In an article Tuesday in The Wall Street Journal, Rep. Paul Ryan, R-Wis., challenged the president's claim that negotiations on the debt limit would be "unprecedented."
Presidents Ronald Reagan and Bill Clinton both agreed to debt ceiling deals, Ryan said, and Obama did, too, in 2011 with the Budget Control Act that cut spending in exchange for an increase in the debt ceiling.
The president and the House should agree on "common sense reforms" of entitlements and the tax code, Ryan said, "if we start talking, and talking specifics, now."
"If Mr. Obama decides to talk, he'll find that we actually agree on some things," said the congressman, Mitt Romney's vice presidential running mate in 2012.
"For example, most of us agree that gradual, structural reforms are better than sudden, arbitrary cuts. For my Democratic colleagues, the discretionary spending levels in the Budget Control Act are a major concern," he wrote. "And the truth is, there's a better way to cut spending. We could provide relief from the discretionary spending levels in the Budget Control Act in exchange for structural reforms to entitlement programs."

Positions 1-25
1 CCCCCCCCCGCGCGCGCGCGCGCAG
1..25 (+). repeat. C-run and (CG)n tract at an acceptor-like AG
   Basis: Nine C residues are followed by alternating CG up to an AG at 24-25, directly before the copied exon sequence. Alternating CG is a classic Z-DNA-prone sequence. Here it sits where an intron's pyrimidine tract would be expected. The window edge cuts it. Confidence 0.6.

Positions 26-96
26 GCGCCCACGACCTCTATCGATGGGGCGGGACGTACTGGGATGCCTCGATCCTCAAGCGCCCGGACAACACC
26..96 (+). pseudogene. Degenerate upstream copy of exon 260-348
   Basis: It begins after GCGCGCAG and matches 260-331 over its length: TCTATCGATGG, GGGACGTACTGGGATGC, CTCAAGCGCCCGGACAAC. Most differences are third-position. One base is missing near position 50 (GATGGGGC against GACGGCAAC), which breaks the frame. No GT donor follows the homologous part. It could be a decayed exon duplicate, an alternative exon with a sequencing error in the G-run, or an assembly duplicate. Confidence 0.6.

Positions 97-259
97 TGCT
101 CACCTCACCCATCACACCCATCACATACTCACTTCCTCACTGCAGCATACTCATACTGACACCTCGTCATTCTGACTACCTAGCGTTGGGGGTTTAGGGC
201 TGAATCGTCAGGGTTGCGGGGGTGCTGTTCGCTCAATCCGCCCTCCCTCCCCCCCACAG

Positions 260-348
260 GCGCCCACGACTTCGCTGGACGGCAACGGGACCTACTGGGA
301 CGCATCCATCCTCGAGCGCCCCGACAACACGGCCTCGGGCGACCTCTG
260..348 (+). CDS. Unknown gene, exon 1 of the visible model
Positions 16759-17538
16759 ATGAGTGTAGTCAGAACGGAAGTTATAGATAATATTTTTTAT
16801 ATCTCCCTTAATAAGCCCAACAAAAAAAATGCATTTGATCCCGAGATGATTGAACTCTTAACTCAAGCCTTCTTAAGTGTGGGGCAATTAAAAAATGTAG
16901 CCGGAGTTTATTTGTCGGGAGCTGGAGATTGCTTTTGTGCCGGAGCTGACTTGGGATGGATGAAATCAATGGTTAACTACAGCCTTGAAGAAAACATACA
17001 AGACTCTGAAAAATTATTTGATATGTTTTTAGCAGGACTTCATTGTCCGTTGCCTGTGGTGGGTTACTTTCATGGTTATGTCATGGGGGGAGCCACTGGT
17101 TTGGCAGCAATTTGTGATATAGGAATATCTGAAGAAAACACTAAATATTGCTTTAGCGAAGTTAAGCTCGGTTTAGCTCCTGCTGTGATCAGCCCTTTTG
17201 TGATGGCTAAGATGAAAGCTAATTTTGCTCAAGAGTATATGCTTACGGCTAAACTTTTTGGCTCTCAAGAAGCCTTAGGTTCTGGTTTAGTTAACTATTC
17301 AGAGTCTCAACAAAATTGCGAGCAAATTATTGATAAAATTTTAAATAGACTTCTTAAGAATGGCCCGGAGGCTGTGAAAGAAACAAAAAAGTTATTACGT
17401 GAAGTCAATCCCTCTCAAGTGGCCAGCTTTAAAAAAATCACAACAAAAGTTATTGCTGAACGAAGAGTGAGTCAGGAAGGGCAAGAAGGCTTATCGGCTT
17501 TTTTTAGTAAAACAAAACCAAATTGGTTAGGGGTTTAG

Reforms were "vital," he said, citing figures from the Congressional Budget Office that spending other than for entitlement programs and debt payments will grow 17 percent in the next 10 years. At the same time, mandatory spending for programs such as Medicare, Medicaid and Social Security will grow 79 percent.
"This isn't a grand bargain," Ryan added. "But right now, we need to find common ground. We need to open the federal government. We need to pay our bills today -- and make sure we can pay our bills tomorrow."